(Fetal Death; Intrauterine Fetal Death; IUFD)
Stillbirth is the death of a fetus after 20 weeks of pregnancy. It often happens before labor begins.
Stillbirth may be caused by:
- Chromosomal disorders
- Poor fetal growth
- Complications of pregnancy with more than one fetus
- High blood pressure or other conditions in the mother
- The mother has Rh-negative blood and fetus has Rh-positive blood— Rh incompatibility
- The umbilical cord descends into the vagina too early and cuts off oxygen to the fetus— umbilical cord prolapse
- A loop or knot in the umbilical cord
- The placenta separates from the uterus before the fetus is delivered— placental abruption
- The placenta becomes implanted near or over the cervix— placenta previa
In many cases, the cause is unknown.
Stillbirth is more common for women aged 35 years and older. Other factors that may increase the chance of stillbirth include:
- • Mother has chronic conditions, such as: obesity, diabetes, high blood pressure, thyroid disease, kidney disease, heart disease, blood clotting disorder, celiac disease, or asthma
- Smoking, drinking, or using drugs during pregnancy
- More than one fetus
- First pregnancy
- History of stillbirth or miscarriage in a previous pregnancy
- Poor prenatal care
- Trauma, such as a car accident
- No movement by the fetus
- Vaginal bleeding in the mother
An ultrasound exam may be done. The doctor will examine the baby and look for a heartbeat.
The cause may be seen with the ultrasound. After birth, other tests may be done to understand the cause.
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The fetus will need to be delivered. A vaginal birth is the safest option for most. Some may need a cesarean section. The doctor will talk about the options.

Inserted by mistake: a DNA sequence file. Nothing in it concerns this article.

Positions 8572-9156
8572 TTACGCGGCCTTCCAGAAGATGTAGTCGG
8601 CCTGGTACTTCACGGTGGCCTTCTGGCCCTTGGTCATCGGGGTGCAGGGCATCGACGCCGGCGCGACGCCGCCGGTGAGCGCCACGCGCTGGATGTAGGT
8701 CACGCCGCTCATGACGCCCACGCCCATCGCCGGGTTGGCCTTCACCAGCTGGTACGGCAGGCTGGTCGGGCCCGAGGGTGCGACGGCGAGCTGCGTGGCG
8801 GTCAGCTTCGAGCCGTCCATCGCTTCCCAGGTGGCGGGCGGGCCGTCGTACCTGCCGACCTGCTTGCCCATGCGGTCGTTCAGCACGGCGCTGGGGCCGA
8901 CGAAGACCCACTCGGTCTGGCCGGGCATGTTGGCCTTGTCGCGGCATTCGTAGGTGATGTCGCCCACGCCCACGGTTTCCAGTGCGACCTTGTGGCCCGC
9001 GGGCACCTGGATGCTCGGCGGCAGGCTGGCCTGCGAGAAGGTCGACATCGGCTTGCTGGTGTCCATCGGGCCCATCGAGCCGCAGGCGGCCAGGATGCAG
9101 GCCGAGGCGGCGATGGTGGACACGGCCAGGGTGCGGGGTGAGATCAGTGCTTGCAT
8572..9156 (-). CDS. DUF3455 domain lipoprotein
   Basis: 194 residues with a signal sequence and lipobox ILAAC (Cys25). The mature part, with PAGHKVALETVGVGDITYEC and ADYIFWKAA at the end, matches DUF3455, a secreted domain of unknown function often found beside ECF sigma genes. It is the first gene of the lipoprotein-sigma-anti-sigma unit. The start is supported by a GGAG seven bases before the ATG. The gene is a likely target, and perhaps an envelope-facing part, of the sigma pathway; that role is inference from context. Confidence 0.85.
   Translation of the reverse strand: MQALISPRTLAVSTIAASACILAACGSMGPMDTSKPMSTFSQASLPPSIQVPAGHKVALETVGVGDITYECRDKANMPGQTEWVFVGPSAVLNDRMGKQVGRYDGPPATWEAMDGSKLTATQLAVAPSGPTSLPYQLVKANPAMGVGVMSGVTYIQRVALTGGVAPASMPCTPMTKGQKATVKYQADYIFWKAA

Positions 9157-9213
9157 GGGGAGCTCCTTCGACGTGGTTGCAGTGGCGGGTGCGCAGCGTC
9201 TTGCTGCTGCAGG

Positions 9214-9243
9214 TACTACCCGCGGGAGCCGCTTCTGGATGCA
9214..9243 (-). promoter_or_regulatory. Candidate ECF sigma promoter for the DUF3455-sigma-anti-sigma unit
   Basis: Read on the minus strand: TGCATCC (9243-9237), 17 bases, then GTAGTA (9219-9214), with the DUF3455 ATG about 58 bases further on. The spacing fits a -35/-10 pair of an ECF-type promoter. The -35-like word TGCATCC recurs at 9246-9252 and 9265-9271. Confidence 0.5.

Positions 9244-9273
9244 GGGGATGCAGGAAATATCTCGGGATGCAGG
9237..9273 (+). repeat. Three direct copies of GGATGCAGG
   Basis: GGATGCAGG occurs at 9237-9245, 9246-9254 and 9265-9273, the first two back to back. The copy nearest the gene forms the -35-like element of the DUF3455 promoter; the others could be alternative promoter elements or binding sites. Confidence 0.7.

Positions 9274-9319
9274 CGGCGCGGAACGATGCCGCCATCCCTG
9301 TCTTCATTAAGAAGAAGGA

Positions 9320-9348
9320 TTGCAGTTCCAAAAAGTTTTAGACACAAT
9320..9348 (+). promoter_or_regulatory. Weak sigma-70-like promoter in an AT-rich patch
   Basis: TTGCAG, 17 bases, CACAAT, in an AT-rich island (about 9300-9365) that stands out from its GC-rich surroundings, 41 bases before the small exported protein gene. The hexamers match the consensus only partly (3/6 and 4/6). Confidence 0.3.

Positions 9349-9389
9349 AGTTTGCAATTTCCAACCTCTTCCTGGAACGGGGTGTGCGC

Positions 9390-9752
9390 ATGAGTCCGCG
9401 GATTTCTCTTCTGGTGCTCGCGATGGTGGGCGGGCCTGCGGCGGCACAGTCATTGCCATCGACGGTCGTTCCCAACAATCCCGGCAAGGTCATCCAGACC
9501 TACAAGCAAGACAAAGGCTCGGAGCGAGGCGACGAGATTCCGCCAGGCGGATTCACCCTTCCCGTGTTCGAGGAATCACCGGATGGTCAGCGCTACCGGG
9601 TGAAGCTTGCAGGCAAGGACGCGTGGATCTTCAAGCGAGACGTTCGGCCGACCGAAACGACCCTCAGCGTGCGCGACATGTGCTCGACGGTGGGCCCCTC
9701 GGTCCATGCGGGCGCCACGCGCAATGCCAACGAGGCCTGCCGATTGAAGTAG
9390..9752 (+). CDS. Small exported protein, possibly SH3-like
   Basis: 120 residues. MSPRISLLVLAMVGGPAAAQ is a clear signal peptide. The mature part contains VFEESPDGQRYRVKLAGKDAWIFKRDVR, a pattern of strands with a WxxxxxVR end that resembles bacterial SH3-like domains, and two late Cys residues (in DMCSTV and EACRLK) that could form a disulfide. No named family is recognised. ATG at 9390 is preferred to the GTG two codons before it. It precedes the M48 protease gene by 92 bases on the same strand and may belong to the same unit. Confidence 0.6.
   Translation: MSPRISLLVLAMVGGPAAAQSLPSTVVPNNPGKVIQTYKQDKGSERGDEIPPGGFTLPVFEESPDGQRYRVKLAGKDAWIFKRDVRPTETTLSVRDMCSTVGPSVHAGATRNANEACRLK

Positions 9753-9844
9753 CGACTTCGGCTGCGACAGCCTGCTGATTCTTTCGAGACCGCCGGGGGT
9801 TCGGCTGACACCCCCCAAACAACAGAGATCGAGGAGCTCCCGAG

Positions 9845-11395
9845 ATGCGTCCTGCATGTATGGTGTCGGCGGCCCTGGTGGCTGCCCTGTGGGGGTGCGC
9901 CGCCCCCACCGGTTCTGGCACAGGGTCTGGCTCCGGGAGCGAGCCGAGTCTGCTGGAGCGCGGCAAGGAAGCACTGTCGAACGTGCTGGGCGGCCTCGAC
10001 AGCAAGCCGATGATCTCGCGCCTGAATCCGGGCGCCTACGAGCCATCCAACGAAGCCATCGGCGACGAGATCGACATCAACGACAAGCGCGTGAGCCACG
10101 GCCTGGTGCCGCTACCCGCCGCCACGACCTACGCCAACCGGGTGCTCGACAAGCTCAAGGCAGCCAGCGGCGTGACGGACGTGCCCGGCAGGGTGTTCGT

Labor may be started with medicine. It may be given through the vagina, as pills, or by IV. Treatment may not be needed if there are other living fetuses.
The birth does not have to happen right away. Problems for the mother may occur if the birth is put off for several weeks.
Not all stillbirths can be prevented. Steps that can increase your chance of a healthy pregnancy include:
Before Becoming Pregnant
- Have a visit with their doctor before you become pregnant. Work with your care team to control health issue like diabetes or high blood pressure.
- Reach and keep a healthy weight. Talk to your doctor about a healthful diet and exercise plan.
- Take folic acid. It can prevent certain birth defects. It may also reduce the risk of miscarriage or another stillbirth.
- If there is a risk of genetic issues, consider a genetic counselor. They can tell you what risks your child may have of certain diseases.
- Go to all prenatal care visits.
- Avoid smoking, drinking, and using drugs.
The American Congress of Obstetricians and Gynecologists
American Pregnancy Association
Women’s Health Matters
The American Congress of Obstetricians and Gynecologists. ACOG practice bulletin No. 102: Management of stillbirth. Obstet Gynecol. 2009 Mar;113(3):748-61. Reaffirmed 2016.
Stillbirth. EBSCO DynaMed Plus website. Available at:http://www.dynamed.com/topics/dmp~AN~T115491/Stillbirth. Updated February 20, 2018. Accessed September 25, 2018.
Stillbirth: trying to understand. American Pregnancy Association website. Available at: http://www.americanpregnancy.org/pregnancyloss/sbtryingtounderstand.html. Updated June 8, 2017. Accessed September 25, 2018.
12/30/2011 DynaMed Plus Systematic Literature Surveillancehttp://www.dynamed.com/topics/dmp~AN~T115491/Stillbirth: Stillbirth Collaborative Research Network Writing Group. Association between stillbirth and risk factors known at pregnancy confirmation. JAMA. 2011;306(22):2469-2479.
12/30/2011 DynaMed Plus Systematic Literature Surveillancehttp://www.dynamed.com/topics/dmp~AN~T115491/Stillbirth: Stillbirth Collaborative Research Network Writing Group. Causes of death among stillbirths. JAMA. 2011;306(22):2459-2468.
8/26/2014 DynaMed Plus Systematic Literature Surveillancehttp://www.dynamed.com/topics/dmp~AN~T115491/Stillbirth: Gaskins AJ, Rich-Edwards JW, et al. Maternal prepregnancy folate intake and risk of spontaneous abortion and stillbirth. Obstet Gynecol. 2014;124(1):23-31.
7/15/2016 DynaMed Plus Systematic Literature Surveillance.http://www.dynamed.com/topics/dmp~AN~T115491/Stillbirth: Saccone G, Berghella V, Sarno L, et al. Celiac disease and obstetric complications: a systematic review and metaanalysis. 2016;214(2):225-234.
Last reviewed September 2018 by EBSCO Medical Review Board Monica Zangwill, MD, MPH Last Updated: 9/25/2018